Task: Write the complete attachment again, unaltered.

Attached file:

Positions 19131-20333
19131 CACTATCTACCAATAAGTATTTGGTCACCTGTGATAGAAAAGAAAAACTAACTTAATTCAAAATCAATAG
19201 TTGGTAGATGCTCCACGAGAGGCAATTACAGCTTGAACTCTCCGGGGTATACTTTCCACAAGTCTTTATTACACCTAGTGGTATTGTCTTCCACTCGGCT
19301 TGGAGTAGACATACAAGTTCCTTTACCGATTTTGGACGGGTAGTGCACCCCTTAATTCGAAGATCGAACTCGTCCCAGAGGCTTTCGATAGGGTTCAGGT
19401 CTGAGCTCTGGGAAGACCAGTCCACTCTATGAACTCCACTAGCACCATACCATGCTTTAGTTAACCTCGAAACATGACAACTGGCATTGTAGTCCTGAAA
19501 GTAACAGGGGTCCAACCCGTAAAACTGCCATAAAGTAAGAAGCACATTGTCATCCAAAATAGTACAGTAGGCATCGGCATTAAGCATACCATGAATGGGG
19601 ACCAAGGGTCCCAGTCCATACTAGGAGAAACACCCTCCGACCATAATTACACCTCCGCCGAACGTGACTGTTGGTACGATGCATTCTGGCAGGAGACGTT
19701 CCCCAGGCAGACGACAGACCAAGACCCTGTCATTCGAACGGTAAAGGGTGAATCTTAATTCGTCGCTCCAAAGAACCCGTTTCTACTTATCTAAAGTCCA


Positions 19131-20333
19131 CACTATCTACCAATAAGTATTTGGTCACCTGTGATAGAAAAGAAAAACTAACTTAATTCAAAATCAATAG
19201 TTGGTAGATGCTCCACGAGAGGCAATTACAGCTTGAACTCTCCGGGGTATACTTTCCACAAGTCTTTATTACACCTAGTGGTATTGTCTTCCACTCGGCT
19301 TGGAGTAGACATACAAGTTCCTTTACCGATTTTGGACGGGTAGTGCACCCCTTAATTCGAAGATCGAACTCGTCCCAGAGGCTTTCGATAGGGTTCAGGT
19401 CTGAGCTCTGGGAAGACCAGTCCACTCTATGAACTCCACTAGCACCATACCATGCTTTAGTTAACCTCGAAACATGACAACTGGCATTGTAGTCCTGAAA
19501 GTAACAGGGGTCCAACCCGTAAAACTGCCATAAAGTAAGAAGCACATTGTCATCCAAAATAGTACAGTAGGCATCGGCATTAAGCATACCATGAATGGGG
19601 ACCAAGGGTCCCAGTCCATACTAGGAGAAACACCCTCCGACCATAATTACACCTCCGCCGAACGTGACTGTTGGTACGATGCATTCTGGCAGGAGACGTT
19701 CCCCAGGCAGACGACAGACCAAGACCCTGTCATTCGAACGGTAAAGGGTGAATCTTAATTCGTCGCTCCAAAGAACCCGTTTCTACTTATCTAAAGTCCA